Avoid the Worst Web Design Horror

Busiess Week Arti­cle: Web Design Hor­rors: the most egre­gious of these involve your domain being “held hostage” by a devel­oper who reg­is­tered the domain in their own name rather than their client’s. As an ISP owner and domain reseller, I saw this too often, and we some­times had to inter­vene to help “vic­tims” recover their domains.

Tra­di­tion­ally, mem­bers of a “pro­fes­sion” (1) com­mand a spe­cial­ized body of knowl­edge, (2) are mem­bers of a self-regulating asso­ci­a­tion or body, and (3) are bound by a strict code of ethics, often bal­anc­ing fidu­ciary respon­si­bil­i­ties. In this sense, there’s no such thing as a “pro­fes­sional” web devel­oper. Nor are there “pro­fes­sional” tree pruners, plumbers, or copy­writ­ers. (On the other hand, there are fewer rec­og­nized “pro­fes­sions” than there should be.) That said, I’m going to have to grant that the word “pro­fes­sional” has changed in its mean­ing, so that this tech­ni­cal def­i­n­i­tion sadly applies only rarely.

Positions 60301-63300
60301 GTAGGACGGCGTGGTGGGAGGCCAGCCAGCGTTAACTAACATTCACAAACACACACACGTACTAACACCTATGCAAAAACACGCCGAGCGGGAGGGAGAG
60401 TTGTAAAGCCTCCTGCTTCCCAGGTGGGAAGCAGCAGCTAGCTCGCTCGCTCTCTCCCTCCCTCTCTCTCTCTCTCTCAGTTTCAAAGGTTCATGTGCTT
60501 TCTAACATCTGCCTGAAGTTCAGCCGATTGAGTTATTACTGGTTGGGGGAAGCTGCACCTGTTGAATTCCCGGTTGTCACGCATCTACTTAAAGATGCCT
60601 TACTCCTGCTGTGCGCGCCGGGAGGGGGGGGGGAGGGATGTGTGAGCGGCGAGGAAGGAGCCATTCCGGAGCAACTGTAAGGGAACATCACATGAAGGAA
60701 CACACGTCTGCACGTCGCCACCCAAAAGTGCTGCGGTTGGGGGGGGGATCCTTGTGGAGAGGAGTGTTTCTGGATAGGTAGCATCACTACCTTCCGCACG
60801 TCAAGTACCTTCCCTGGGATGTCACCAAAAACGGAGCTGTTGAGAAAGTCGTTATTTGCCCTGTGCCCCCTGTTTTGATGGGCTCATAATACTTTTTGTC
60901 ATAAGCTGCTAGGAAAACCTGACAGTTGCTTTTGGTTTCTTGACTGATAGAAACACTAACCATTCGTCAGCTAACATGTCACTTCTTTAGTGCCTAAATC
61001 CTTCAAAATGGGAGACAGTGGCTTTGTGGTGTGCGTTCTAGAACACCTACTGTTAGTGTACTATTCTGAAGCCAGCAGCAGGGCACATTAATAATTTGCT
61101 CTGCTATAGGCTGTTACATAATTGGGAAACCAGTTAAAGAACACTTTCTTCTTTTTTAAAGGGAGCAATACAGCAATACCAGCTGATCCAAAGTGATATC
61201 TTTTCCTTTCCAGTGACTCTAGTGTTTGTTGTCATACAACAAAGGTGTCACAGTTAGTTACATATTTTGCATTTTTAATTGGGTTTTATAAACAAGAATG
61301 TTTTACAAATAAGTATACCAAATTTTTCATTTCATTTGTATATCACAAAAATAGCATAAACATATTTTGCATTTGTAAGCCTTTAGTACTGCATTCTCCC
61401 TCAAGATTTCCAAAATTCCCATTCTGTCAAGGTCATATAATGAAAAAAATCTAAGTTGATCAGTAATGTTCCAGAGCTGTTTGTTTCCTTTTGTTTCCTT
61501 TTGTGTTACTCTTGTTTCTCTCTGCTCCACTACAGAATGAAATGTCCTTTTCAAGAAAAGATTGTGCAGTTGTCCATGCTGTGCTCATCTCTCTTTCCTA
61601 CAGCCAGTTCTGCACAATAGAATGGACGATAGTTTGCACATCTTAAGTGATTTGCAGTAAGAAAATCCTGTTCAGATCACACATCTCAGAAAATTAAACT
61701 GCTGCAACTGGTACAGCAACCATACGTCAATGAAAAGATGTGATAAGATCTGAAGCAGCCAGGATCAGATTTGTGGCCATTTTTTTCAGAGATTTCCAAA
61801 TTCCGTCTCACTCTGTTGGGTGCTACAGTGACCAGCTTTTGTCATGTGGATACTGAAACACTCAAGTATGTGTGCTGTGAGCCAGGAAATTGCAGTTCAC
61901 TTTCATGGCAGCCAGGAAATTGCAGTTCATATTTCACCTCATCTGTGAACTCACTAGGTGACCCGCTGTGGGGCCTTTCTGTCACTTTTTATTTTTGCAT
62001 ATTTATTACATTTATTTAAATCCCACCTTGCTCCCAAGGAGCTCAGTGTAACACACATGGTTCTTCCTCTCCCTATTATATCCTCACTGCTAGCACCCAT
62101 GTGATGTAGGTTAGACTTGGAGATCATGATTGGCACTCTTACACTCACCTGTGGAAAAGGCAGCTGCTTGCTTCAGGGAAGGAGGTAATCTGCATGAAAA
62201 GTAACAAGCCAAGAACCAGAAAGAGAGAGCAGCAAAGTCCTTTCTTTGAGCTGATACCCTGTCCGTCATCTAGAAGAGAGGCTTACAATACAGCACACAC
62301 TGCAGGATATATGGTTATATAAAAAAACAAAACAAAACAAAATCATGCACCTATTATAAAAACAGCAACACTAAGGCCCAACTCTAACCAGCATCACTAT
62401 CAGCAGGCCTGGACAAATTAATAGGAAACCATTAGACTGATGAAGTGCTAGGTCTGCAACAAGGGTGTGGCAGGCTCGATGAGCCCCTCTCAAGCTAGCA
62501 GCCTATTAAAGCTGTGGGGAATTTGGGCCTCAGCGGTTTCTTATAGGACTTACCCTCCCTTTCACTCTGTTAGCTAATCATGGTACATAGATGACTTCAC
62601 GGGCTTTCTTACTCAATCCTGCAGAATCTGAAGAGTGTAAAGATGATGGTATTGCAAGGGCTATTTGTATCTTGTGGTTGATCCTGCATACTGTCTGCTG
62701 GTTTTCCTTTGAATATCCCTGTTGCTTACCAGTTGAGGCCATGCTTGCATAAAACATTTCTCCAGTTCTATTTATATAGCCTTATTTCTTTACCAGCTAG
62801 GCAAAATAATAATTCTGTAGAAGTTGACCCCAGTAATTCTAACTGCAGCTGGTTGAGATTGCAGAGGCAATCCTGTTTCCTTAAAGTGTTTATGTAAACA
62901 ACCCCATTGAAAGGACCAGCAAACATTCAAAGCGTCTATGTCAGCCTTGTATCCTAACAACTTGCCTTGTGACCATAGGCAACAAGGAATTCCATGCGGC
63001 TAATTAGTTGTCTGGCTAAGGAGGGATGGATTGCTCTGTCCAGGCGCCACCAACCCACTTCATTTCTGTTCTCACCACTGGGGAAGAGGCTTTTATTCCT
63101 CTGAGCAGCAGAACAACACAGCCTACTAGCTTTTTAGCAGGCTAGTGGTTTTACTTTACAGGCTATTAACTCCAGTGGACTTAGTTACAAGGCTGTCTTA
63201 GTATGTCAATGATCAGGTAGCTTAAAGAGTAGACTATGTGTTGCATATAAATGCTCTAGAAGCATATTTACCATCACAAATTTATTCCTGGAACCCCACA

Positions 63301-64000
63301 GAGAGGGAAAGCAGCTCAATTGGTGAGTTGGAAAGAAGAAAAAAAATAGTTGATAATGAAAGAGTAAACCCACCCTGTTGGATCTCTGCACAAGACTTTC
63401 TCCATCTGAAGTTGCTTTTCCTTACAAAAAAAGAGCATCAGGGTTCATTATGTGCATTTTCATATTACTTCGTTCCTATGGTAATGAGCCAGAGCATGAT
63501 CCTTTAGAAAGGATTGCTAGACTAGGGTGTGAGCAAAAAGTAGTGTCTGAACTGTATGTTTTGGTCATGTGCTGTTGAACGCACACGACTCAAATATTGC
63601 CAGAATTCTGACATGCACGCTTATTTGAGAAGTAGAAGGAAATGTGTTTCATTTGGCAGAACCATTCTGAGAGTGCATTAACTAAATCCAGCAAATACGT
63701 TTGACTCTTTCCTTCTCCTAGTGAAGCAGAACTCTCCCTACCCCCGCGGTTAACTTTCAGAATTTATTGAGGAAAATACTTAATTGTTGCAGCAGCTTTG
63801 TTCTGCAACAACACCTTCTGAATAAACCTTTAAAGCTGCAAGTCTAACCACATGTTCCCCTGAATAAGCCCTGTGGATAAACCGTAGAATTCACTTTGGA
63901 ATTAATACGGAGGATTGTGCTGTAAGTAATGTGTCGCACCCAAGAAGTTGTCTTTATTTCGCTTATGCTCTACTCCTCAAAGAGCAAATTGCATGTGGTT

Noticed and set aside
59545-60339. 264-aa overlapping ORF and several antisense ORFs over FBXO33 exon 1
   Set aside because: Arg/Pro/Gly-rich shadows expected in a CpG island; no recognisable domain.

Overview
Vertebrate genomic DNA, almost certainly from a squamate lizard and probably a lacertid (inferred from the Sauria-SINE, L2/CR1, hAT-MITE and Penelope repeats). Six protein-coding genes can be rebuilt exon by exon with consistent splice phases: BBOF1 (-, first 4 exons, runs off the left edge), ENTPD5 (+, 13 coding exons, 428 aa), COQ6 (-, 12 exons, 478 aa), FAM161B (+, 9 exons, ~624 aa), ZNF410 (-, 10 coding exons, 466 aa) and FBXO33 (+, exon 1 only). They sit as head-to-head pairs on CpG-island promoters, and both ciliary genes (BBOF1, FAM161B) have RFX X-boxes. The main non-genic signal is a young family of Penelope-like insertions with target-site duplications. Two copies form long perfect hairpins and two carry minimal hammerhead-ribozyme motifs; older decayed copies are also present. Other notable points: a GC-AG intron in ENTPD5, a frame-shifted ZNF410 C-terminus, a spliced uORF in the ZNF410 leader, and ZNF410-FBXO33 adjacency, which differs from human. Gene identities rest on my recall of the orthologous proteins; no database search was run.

If there were a rec­og­nized pro­fes­sional code of con­duct for web design­ers though, I would have to think that reg­is­ter­ing a client’s domain name as their own would fall squarely out­side the code of ethics, and either way is prob­a­bly a breach of a fidu­ciary respon­si­bil­ity to the client.

Do a “whois” search on your domain (where you do this may depend on your domain exten­sion). If you find your domain is reg­is­tered this way, take imme­di­ate steps with your designer to have it trans­ferred into your own name, even if the rela­tion­ship is on good terms at present.